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Emma Curtin is an Architect and Design Tutor in the University of Liverpool’s School of Architecture
To help me take stock of Assemble’s Turner Prize win I revisited a lecture by 2003 Turner Prize winner Grayson Perry, delivered in Liverpool in 2013. In it, Grayson offers guidance for discerning the boundaries of contemporary art. These include: Is it in a gallery? Is it made by an artist? And the “themepark + suduko” test; does it shock and make us think?
These boundaries have been getting less and less obvious over recent decades, but it will still have surprised many that a group of young architects won the UK’s most prestigious prize in contemporary art – for a project refurbishing houses in Liverpool.
Assemble are a creative collective and the judges saw their work as sitting in a long tradition of collective art practice. I’m not sure Grayson’s markers of contemporary art are satisfied here, but he offers reassurance that art is a “baggy idea”.
In the series of projects in Granby, South Liverpool, that attracted the attention of the Turner Prize, Assemble worked with local people to redevelop the area in a way that was meaningful to them, using its existing buildings. Their client is Granby 4 Streets Community Land Trust.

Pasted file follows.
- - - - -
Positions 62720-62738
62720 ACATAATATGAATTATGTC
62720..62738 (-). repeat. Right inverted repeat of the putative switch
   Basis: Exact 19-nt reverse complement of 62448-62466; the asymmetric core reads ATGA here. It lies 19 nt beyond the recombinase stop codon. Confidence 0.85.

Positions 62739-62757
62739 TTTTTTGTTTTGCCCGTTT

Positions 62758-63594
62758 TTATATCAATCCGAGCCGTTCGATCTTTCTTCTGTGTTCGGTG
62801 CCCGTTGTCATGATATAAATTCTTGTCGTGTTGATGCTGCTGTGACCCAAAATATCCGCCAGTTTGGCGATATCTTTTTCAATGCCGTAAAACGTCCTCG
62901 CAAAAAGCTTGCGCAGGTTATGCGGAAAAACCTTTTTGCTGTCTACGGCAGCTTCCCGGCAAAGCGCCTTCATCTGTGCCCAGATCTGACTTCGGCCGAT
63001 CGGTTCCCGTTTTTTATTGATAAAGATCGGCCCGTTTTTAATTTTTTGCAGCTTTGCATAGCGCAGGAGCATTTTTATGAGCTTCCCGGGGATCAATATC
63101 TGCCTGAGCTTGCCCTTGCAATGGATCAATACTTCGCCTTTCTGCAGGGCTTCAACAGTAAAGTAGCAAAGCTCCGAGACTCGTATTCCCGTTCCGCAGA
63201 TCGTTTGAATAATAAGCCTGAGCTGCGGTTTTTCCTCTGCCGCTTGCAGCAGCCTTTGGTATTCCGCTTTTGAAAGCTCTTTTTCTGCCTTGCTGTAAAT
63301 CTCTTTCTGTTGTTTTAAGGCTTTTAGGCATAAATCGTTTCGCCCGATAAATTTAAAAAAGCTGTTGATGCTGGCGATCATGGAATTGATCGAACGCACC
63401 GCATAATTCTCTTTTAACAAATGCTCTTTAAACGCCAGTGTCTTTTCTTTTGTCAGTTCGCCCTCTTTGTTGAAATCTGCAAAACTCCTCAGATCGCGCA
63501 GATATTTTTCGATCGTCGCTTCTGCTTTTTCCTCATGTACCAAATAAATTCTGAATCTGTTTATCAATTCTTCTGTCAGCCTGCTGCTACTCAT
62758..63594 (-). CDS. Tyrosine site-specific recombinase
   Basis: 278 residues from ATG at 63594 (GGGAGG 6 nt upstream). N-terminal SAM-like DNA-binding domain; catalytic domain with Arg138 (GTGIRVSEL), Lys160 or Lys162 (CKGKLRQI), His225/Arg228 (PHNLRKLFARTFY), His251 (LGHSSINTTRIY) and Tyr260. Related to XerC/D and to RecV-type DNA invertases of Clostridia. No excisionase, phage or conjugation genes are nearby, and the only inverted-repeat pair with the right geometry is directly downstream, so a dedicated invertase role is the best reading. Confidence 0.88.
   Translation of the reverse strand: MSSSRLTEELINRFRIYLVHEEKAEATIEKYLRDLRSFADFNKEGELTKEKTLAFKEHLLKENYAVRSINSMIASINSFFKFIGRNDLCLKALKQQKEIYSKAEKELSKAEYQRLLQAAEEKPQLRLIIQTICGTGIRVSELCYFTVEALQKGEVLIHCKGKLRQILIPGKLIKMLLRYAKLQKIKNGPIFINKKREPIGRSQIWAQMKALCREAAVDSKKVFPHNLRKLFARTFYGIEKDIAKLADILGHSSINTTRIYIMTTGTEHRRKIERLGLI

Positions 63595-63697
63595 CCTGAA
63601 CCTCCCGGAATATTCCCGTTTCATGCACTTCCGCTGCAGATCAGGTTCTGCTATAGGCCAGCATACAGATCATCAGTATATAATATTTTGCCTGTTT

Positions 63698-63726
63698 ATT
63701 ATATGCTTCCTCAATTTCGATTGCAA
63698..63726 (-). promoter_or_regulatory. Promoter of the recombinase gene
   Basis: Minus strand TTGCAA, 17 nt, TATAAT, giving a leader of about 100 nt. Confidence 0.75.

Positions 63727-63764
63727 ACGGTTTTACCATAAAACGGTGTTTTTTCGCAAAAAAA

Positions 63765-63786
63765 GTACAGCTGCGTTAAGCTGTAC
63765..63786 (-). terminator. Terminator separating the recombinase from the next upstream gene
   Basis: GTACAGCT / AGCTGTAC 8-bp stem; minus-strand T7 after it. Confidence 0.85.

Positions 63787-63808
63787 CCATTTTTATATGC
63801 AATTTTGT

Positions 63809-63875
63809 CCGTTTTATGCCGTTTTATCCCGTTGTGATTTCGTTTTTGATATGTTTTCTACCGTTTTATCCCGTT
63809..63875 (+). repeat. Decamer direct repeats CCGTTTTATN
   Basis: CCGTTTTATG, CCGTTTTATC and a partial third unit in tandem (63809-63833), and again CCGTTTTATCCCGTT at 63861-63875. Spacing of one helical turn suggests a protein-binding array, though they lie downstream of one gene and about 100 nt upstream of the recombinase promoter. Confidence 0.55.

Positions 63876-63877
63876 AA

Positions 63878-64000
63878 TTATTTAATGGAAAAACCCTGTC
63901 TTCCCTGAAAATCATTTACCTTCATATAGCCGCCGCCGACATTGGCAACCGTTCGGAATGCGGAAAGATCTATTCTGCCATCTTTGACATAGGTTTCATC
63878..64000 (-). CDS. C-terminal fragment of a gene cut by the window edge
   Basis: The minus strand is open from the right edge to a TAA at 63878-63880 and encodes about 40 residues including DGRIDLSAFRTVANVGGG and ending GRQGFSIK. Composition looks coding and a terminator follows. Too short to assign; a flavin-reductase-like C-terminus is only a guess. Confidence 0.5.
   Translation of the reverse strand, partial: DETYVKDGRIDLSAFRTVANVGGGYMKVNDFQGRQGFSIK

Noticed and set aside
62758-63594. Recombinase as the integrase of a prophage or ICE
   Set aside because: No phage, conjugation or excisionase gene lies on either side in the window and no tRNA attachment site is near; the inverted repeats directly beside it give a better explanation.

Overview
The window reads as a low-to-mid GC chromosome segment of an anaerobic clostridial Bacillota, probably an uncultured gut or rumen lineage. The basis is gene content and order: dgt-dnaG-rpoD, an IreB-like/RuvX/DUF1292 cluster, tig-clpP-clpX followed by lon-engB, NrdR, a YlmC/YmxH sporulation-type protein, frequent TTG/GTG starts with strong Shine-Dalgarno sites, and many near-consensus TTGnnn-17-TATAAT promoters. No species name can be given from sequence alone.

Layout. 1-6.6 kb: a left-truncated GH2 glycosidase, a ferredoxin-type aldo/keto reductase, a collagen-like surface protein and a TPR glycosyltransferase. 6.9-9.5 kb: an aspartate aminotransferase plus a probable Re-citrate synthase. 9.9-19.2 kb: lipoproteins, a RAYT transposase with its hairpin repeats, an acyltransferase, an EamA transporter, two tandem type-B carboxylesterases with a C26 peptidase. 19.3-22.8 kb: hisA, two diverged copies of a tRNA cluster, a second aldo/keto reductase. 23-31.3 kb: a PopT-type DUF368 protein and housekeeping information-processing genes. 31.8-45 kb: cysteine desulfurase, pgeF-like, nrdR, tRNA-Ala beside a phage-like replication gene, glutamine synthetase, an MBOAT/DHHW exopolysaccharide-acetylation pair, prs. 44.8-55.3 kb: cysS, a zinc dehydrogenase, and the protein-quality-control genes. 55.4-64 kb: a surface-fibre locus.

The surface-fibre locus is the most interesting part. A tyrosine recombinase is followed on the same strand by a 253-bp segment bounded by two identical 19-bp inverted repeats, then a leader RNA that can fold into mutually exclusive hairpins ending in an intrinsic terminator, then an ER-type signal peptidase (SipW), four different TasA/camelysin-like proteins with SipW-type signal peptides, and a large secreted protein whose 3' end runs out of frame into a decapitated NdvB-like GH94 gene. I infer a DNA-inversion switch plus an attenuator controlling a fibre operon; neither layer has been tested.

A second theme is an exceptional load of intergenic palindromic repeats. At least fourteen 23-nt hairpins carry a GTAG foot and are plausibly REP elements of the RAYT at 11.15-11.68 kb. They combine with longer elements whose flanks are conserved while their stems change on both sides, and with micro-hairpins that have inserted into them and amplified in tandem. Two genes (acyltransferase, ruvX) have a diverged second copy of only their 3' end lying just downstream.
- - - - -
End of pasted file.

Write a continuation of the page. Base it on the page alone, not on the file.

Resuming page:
Assemble became a major player in a successful urban regeneration project, in an area that had been left to decay for a generation. Initiatives which might have seen these streets re-invigorated or replaced had been tabled before but none came to fruition. So this is a very significant project worthy of recognition by a major national award, although an art prize may seem surprising.
Assemble after collecting their award.
David Cheskin/PA Wire
But work in this field definitely can be art. Alongside the success of Granby, Liverpool is significant for having other successful Community Land Trusts (CLT). These organisations are run by ordinary people to develop and manage assets important to their community. 2Up2Down, for example, was a project consciously defined as art and part of the Liverpool Biennale. Artist Jeanne van Heeswijk worked with local people in Anfield to re-imagine their area. Over several years this project grew into a thriving co-operative bakery, HomeBaked and a CLT which is now developing affordable housing.
At a CLT network event in 2014, people from around the country talked about the importance of community-based work in moving from “protest to action”. In Granby, the initial “action” by local residents was guerrilla gardening and painting abandoned houses. Later, a market was set up and a CLT was established. Eventually, working with social investor Steinbeck Studio, the CLT commissioned Assemble for their collaborative approach, to develop and communicate a homegrown vision for the area; together.
Now, the first houses are ready to be homes again and Assemble are still working in the area and collaborating with the people there. Whether or not you see it as art, it is refreshing. Participatory design is not always respected within architecture. But the Assemble approach doesn’t neglect architectural quality. The collective prioritises a real sensitivity that enables excellent design and aspiration while remaining open to collaboration with the communities in question.